Up next is post #2 for the All-Star Rookie part of my Great Heritage Comparison. This is the infield. Heritage has a slim lead, 8-7.
This is another one Heritage matched up (sort of correctly). Rusty Staub is card #109, which matches up with Zach Cozart who was the shortstop for the ASR team. Staub became the second most accomplished player from the 1963 Topps All-Star Rookie Team. He finished his career with 2,700 hits, nearly 300 homers and nearly 1,500 RBI. And while his rookie season was solid, it wasn’t outstanding by any means. He hit .224 with 45 RBI. He played the whole season for the fledgling Colt .45s, who were in only their second season.
Anthony Rizzo for the Cubs was last year’s All-Star Rookie first baseman. He had a pretty solid season, albeit in playing in about two-thirds of the year. He is card #191, which matches up with Clay Dalrymple, who didn’t play first base and didn’t play for the Cubs.
1964 Topps – Staub (.224/6/45, 585 PA’s)
Trivia: Who was the last A.L. Star to hit 4 homers in a game?
Answer: Rocky Colavito in 1959. Mike Cameron would be the next American League player to do it in 2002.
2013 Heritage – Rizzo (.285/15/48, 368 PA’s)
Trivia: Who leads active players with 54 HR’s leading off games?
Answer: Alphonso Soriano.
Winner – split. I like the Staub card much better. It’s a better pose, and the Colt .45’s is a neat team nickname from back in the day. Plus, he had such a solid career – he’s one of those “Best player who isn’t a Hall of Famer” types. But Rizzo clearly had the better rookie season, so I’m calling this one a draw.
Steve Lombardozzi is the second baseman on last year’s Topps ASR team. You may know him as the son of … Steve Lombardozzi! In fact, his rookie season last year was already about equal to the best seasons that his dad had – his 105 hits are two more than pops ever had in a year.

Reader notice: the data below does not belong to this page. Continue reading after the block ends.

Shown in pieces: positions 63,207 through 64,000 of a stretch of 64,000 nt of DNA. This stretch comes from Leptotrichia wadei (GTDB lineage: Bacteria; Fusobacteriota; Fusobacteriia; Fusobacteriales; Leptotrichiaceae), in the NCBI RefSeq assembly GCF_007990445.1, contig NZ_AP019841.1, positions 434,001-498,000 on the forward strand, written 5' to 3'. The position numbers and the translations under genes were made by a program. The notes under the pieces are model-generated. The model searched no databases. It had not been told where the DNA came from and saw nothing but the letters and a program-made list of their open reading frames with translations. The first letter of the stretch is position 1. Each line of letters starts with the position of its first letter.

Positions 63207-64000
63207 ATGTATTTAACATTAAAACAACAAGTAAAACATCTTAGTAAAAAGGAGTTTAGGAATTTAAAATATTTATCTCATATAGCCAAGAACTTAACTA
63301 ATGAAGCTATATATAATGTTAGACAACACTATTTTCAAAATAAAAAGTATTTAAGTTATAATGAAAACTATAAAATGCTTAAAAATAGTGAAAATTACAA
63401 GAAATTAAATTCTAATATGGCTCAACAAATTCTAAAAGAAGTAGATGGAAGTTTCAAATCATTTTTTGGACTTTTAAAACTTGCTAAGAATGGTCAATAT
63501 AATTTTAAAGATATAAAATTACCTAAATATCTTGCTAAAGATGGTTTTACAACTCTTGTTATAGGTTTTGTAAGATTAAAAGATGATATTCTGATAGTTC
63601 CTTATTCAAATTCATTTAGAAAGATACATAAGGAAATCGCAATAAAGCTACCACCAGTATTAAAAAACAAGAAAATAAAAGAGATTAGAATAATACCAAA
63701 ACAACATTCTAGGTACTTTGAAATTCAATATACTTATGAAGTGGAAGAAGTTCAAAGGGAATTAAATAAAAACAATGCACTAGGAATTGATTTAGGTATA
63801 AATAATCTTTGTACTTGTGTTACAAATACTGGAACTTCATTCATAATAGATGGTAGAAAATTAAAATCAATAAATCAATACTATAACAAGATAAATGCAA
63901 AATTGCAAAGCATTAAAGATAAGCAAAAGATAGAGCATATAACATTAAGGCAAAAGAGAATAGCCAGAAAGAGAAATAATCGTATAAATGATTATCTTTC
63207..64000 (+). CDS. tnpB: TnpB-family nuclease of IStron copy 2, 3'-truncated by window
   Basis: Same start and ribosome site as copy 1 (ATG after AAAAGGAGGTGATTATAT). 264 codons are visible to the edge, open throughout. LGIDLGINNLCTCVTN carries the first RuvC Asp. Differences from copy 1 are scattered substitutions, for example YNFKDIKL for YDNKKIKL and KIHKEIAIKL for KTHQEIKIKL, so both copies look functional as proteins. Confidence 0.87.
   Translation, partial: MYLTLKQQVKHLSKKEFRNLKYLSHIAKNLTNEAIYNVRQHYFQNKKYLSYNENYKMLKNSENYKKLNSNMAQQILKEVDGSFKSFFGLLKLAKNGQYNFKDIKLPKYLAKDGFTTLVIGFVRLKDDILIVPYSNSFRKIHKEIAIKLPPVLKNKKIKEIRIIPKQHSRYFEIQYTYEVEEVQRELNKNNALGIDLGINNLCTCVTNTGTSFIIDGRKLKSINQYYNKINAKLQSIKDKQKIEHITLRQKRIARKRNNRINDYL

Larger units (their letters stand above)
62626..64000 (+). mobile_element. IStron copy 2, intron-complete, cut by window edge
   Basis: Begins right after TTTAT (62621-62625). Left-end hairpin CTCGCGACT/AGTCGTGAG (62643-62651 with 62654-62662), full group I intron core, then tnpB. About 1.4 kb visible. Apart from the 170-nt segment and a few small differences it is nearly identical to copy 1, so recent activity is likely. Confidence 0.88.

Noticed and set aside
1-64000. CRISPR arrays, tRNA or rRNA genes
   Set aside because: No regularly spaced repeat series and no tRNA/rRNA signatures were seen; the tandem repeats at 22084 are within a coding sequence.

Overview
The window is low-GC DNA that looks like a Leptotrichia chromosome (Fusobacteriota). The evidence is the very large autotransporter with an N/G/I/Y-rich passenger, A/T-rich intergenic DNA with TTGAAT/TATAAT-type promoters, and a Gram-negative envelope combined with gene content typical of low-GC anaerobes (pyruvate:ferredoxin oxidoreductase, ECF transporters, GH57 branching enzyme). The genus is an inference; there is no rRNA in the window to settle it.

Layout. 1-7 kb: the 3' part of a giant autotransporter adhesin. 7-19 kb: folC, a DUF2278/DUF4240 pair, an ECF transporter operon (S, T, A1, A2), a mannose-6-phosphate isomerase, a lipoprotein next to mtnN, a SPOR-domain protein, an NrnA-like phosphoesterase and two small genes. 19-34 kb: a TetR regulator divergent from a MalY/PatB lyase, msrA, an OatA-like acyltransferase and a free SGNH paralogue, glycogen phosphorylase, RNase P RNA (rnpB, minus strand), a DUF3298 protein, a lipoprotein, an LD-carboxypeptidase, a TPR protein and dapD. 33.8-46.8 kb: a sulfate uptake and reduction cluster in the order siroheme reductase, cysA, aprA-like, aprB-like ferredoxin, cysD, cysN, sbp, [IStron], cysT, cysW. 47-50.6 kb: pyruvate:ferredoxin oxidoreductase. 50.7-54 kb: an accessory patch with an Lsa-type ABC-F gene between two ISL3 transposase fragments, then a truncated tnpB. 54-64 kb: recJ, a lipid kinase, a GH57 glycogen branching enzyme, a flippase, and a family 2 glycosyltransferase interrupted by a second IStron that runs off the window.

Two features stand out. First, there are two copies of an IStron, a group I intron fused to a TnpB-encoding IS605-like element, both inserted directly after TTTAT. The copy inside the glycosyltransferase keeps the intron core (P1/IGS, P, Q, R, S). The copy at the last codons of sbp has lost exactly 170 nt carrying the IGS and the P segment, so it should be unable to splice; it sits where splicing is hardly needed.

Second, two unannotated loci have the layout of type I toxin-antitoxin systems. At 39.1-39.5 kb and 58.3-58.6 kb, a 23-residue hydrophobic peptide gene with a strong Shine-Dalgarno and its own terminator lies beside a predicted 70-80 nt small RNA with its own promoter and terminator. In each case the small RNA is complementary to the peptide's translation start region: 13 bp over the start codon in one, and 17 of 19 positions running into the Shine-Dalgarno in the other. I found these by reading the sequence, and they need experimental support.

Something does need to be addressed at this point. Topps has been more than a bit creative with these photos. Literally every single card so far has the ASR trophy placed in an interesting manner. The last two have been particularly notable – it looks like the batter on the trophy is whispering something into the player’s ear. It happens too often for me to think it’s not intentional, and I actually give Topps some credit for doing something kind of creative.
1964 Topps – Rose (.273/6/41, 696 PA’s, 101 R – NL RoY)
Trivia: Who holds the Dodgers record for hits in a season.
Answer: Babe Herman – 241 in 1930.
2013 Heritage – Lombardozzi (.273/3/27, 416 PA’s)
Trivia: Who’s had the most hits since the start of division play in ’69.
Answer: Paul Molitor 3,319.
Winner – Rose. Duh.
Al Weis of the White Sox was the shortstop listed for the 1963 team, which is interesting because he played nearly twice as many games at second as he did at short. But I’m sure Topps was reaching for players at this position, so getting an infielder of some sort here makes sense. Weis would play shortstop for most of his career, and was a utility man for the World Champion Mets in 1969.
The aforementioned Zack Cozart was the 6-man for the 2012 ASR team – giving the Reds two players on the team. Cozart was solid, too. He strikes out a bit too much for my taste, but we got rid of Drew Stubbs so maybe the lineup can afford that now.
1964 Topps – Weis (.271/0/18, 238 PA’s)
Trivia: Which pitcher hurled 3 shutouts in a World Series.
Answer: Christy Mathewson in 1905.
2013 Heritage – Cozart (.246/15/35, 600 PA’s)
Trivia: Who holds the Blue Jays career home run record?
Answer: Carlos Delgado, 336.
Winner – Cozart. Cozart definitely had the better season. And he’s a Red. And I like that Mr. Red is shown off in this photo.
The final infield position is the hot corner. In 1963, that meant we were on to the third Chicago White Sock on this squad. Pete Ward had an excellent rookie campaign. In fact, he finished second in the RoY voting behind his teammate, pitcher Gary Peters. He also finished 9th in the MVP voting (also one spot behind Peters). He had 34 doubles and over 80 runs & RBI.
Todd Frazier was the Reds third baseman last year, and it took a lot to displace Scott Rolen. I think Frazier should have gotten more love than Harper for NL RoY. Thankfully, Rolen didn’t re-up with the Reds, so Dusty Baker won’t have the option of sitting the more productive Frazier in favor of Rolen.
1964 Topps – Ward (.295/22/84, 600 PA’s)
Trivia: Which A.L. club holds the mark for triples in a season?
Answer: Boston 112 in 1903. That’s what the card says. It should be noted that Baltimore (who would soon become the New York Yankees) also had 112 triples in the inaugural 1901 season of the junior circuit.
2013 Heritage – Frazier (.273/19/67, 465 PA’s)
Trivia: Who was the second man with a 50-HR season?
Answer: Hack Wilson with 56 in 1930.
Winner – Ward. It’s difficult for me to pick against Frazier. But Ward had the better year (not that Frazier wasn’t very good), and his picture is better, too.